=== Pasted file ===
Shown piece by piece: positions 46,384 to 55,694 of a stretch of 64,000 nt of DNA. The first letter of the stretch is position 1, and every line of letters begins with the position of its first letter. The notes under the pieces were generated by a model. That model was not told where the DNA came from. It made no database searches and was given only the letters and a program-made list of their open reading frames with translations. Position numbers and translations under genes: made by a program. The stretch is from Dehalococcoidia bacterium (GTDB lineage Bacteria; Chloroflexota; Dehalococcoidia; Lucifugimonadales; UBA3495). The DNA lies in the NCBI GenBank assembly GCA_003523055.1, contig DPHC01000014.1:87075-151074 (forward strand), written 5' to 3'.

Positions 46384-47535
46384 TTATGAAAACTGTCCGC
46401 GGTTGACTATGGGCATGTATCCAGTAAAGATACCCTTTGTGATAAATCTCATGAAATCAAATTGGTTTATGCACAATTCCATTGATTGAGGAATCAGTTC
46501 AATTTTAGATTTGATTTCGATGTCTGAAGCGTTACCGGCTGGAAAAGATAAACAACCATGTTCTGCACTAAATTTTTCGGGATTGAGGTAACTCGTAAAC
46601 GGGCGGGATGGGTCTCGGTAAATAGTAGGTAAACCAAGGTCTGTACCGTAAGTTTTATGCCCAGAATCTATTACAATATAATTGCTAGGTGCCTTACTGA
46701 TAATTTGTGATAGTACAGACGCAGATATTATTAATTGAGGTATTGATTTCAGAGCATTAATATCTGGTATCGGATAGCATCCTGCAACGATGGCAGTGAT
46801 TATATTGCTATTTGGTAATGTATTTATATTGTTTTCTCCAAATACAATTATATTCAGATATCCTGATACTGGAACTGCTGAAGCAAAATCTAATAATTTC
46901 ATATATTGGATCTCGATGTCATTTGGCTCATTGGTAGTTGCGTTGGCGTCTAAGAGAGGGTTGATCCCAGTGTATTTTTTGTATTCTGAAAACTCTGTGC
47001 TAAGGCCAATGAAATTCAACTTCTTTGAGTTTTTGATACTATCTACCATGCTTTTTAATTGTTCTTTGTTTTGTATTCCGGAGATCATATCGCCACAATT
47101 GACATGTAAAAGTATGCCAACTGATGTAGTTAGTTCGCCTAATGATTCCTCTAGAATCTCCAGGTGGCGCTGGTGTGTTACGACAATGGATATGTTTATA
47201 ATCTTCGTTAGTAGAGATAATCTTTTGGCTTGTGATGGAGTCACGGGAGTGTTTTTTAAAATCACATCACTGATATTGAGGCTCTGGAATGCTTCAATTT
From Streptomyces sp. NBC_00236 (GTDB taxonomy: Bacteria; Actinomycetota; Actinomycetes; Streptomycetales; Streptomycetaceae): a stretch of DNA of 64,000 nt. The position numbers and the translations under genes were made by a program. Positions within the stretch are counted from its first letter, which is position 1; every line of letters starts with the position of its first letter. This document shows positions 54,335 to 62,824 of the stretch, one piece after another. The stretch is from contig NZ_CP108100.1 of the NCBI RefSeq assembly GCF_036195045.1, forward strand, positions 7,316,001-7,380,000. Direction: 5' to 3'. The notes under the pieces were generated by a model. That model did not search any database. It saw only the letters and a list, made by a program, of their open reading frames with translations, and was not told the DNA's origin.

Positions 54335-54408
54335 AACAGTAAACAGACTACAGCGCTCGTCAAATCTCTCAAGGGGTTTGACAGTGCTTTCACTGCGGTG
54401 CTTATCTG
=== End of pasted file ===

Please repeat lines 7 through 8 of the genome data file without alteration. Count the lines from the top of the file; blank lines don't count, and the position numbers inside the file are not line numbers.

46701 TAATTTGTGATAGTACAGACGCAGATATTATTAATTGAGGTATTGATTTCAGAGCATTAATATCTGGTATCGGATAGCATCCTGCAACGATGGCAGTGAT
46801 TATATTGCTATTTGGTAATGTATTTATATTGTTTTCTCCAAATACAATTATATTCAGATATCCTGATACTGGAACTGCTGAAGCAAAATCTAATAATTTC